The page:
Sir, – Re Carbon food miles: Now we have New Zealand on top of Australia, both the other side of the world, 14,000 and 18,000 miles as the crow flies respectively, and both now with trade agreements and going to be allowed to import agricultural produce.

Well it doesn’t take much to work out that importing food from theses distances is clocking up massive carbon miles, whereas if agriculture in the UK was encouraged to produce more food we could become more self-sufficient reducing global emissions.

In the UK, we only produce approximately 60% of our food requirements, whereas 40 years ago it was 80%. What on earth has happened!

The government seem disinterested in agriculture and horticulture, and more in elms. Ok, agriculture can still thrive with an eye to the environment, of course, and with encouragement and good support could increase output as it did after the war. But what we have is disinterest in the year of COP26.

With 40% of our food coming from abroad and set to increase at prices that will be to the cost of home farmers and global warming, many sectors are already being hung out to dry.

We, as a winter sideline, produce kiln-dried hardwood firewood and due to availability of home grown we are now, not by choice, buying a proportion of imported hardwood from Lithuania and other Baltic States. Under strict guidelines of the RHI (the Renewable Heat Incentive) and BSL (the Biomass Suppliers list) we have to record the carbon miles of intake and in the case of imported wood, only from the port of entry!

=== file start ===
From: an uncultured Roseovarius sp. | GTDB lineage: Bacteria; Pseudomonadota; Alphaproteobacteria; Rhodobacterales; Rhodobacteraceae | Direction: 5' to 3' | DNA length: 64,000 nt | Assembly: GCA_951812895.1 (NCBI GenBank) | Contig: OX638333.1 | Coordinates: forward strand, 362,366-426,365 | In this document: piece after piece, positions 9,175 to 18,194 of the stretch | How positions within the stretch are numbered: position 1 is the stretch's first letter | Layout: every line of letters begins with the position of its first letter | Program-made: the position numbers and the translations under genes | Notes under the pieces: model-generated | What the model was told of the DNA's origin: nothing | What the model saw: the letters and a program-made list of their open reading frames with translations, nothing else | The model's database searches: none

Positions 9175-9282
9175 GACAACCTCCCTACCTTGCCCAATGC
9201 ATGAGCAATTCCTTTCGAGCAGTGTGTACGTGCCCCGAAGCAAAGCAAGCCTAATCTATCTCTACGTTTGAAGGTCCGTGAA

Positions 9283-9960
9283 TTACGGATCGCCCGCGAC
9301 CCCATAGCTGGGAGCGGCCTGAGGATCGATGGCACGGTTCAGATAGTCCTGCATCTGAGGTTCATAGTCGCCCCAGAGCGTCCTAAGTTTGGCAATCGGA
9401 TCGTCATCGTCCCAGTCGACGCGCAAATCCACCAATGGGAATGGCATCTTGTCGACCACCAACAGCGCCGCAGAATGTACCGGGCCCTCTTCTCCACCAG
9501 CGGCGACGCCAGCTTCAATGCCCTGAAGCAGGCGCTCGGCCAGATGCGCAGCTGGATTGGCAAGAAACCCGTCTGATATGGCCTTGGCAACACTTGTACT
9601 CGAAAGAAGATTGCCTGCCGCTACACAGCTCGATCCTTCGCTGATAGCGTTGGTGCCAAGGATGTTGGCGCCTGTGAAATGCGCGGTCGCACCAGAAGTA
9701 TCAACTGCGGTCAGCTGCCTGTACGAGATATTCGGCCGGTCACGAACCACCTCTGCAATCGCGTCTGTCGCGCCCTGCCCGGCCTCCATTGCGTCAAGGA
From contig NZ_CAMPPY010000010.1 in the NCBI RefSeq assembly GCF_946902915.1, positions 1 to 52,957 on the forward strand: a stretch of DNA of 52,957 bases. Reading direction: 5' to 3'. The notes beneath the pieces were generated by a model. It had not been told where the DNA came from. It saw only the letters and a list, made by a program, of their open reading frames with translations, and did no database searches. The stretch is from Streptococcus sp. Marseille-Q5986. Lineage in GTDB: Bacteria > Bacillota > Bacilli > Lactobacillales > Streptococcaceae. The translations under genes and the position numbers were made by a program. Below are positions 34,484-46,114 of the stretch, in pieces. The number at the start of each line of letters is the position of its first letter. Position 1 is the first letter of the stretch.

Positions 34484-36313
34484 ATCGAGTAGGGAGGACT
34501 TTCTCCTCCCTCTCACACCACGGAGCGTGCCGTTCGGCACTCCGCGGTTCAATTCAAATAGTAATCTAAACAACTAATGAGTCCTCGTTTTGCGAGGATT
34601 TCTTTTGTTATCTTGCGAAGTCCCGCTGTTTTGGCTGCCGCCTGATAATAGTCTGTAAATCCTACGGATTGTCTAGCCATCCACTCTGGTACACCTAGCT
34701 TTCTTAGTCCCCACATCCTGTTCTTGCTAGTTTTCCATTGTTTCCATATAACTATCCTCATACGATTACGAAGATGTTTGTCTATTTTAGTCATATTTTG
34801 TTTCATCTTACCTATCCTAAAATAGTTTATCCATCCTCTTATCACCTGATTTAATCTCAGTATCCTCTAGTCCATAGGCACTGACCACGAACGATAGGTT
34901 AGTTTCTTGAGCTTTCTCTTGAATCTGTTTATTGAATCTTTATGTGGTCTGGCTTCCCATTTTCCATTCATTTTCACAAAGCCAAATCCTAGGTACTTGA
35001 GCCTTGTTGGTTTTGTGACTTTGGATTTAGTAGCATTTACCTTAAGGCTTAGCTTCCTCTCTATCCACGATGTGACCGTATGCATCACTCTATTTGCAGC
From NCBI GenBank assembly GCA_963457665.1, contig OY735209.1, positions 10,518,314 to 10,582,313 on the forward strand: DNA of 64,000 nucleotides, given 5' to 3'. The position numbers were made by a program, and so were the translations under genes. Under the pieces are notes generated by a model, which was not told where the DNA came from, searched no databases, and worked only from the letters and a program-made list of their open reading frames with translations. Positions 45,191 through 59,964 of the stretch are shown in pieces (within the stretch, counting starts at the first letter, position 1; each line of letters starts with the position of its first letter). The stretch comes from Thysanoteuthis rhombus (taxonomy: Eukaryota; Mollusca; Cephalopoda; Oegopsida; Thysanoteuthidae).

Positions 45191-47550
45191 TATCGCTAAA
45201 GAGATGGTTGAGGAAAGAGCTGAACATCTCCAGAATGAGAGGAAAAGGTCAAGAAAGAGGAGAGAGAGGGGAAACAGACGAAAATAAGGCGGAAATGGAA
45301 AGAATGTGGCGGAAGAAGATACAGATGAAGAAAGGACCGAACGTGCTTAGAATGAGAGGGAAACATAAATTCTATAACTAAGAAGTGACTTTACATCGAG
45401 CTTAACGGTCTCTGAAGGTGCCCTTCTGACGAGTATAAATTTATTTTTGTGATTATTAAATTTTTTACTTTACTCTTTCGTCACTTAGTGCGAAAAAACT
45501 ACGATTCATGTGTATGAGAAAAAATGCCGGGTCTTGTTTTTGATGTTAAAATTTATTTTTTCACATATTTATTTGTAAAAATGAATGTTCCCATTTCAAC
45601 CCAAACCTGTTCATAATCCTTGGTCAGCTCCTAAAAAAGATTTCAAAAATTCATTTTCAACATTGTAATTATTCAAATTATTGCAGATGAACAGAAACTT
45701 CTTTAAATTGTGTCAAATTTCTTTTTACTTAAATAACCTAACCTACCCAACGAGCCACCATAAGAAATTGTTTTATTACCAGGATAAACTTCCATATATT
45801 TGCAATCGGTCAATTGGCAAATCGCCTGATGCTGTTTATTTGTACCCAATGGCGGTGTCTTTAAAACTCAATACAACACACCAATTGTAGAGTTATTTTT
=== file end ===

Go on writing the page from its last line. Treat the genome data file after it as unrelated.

How daft is this when we only log 23 miles when the timber has travelled from forest to port in the Baltics and then by sea to Grangemouth, being loaded and off loaded four times, probably more than 1700 miles! Is this how the UK is going to achieves targets?

It appears that the host government of COP26 is ignoring imported carbon miles for all imports, be it food or other goods. Self-sufficiency should be the byword to encourage at COP26 and Doug Bell (in The SF) made some very good points in this respect.

International carbon food miles must be accounted for by either the exporter, the importer, or both. COP26 must ensure this. We hear a lot about the carbon footprint of, for example, avocados from Chile, but who actually accounts for the food miles?

Iain Stewart

Gain Farm,